There’s been plenty of praise for the New York Times five-part Invisible Child series that depicted the hellish homeless shelter existence of one Brooklyn family and one remarkable 11-year-old girl named Dasani (after the upscale bottled water).
Now comes the backlash.
From Wednesday’s Wall Street Journal op-ed page:
Bloomberg’s Real Antipoverty Record
In November 2011, a domestic violence survivor named Joyce B. took her four children and left an abusive partner. Unemployed and now homeless, she turned to New York City for help. The city provided her with shelter, benefits that helped her get back on her feet, job training and placement services that led to her employment as a home health-care aide. This month, with savings from her job, she signed a lease and is moving to her own apartment with her children.
Last week, the New York Times told readers a different story in a poignant five-part series, titled “Invisible Child,” about a 12-year-old homeless girl named Dasani and her struggles to beat the crushing odds against her and her family in Brooklyn. The ambition of this story, and the extraordinary weight the newspaper put behind it, wasn’t just to depict the plight of a single little girl. It was also a misleading commentary on the tenure of Mayor Michael Bloomberg.
Admittedly, the authors of the piece – New York deputy mayors Harold Wolfson and Linda Gibbs – have a dog in this fight, but still it’s instructive to add this information to the mix, even given the lies/damned lies/statistics syndrome:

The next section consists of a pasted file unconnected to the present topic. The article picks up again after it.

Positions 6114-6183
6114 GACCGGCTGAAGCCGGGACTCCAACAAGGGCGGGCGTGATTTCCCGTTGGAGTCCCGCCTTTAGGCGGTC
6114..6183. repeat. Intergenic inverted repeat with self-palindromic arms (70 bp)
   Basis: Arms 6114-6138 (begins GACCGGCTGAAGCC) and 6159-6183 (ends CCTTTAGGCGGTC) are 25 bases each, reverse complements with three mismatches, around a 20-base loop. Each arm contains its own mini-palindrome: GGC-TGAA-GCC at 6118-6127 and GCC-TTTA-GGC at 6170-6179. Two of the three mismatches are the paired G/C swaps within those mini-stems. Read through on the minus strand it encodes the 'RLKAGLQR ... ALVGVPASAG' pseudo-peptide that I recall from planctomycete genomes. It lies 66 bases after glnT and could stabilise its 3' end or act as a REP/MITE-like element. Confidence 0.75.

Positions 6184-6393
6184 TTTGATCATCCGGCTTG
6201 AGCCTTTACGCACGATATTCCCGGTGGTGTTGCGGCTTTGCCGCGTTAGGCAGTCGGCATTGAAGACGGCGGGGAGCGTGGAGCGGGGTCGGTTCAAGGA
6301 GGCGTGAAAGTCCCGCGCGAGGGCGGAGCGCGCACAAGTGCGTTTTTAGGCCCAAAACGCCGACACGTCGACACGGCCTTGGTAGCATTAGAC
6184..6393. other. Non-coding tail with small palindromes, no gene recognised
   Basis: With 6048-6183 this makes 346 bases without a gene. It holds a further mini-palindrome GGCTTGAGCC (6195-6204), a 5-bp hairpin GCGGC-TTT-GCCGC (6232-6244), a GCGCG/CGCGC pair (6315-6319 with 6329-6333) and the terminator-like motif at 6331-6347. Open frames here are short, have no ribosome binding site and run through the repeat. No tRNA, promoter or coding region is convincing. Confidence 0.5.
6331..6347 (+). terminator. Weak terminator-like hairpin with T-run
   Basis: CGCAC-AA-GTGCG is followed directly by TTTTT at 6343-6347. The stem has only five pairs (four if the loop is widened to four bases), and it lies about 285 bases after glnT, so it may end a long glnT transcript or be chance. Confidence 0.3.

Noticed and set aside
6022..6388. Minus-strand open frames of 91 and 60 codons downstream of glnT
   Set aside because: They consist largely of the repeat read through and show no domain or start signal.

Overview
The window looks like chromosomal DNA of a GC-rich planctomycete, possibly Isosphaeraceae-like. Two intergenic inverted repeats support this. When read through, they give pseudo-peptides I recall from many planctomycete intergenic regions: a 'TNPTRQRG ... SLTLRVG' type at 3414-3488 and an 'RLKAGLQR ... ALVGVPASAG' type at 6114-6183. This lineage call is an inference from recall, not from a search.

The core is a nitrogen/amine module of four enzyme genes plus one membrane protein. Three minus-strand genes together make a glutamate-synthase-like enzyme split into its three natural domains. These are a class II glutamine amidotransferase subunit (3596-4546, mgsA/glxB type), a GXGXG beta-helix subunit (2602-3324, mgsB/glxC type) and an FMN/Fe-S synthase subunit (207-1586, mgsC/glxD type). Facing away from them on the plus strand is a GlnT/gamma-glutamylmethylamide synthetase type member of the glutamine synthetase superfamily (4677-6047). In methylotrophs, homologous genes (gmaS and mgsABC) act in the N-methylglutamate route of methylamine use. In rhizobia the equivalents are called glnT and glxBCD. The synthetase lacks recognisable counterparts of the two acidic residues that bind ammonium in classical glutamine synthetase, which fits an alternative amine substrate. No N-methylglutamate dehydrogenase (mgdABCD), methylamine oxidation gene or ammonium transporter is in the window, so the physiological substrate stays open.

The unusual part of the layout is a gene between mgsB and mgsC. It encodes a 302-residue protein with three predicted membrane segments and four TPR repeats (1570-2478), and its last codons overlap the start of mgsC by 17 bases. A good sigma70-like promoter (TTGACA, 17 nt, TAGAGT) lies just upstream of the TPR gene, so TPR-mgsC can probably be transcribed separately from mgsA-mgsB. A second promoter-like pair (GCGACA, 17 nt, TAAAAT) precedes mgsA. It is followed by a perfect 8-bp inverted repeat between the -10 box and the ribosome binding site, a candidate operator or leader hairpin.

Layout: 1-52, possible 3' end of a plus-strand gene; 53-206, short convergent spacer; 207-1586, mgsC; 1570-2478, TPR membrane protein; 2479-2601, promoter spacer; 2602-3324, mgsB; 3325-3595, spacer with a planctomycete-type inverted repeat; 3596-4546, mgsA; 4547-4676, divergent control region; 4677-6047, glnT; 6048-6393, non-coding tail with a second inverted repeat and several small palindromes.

No city in the country has devoted more energy and resources to combating homelessness and poverty than New York City. No mayor has been more personally committed and invested in this fight than Mr. Bloomberg, who in addition to dramatically increasing city spending on antipoverty efforts, has donated more than $320 million of his own money to helping those New Yorkers most at risk of getting trapped in poverty.
Mr. Bloomberg’s last budget allocated $9.2 billion for services for the poor and the homeless—83% more than when he took office, and billions more than any other city in America. That number includes $981 million for services for the homeless, almost double the amount the city spent the year before he took office in 2002.
Not saying who’s right.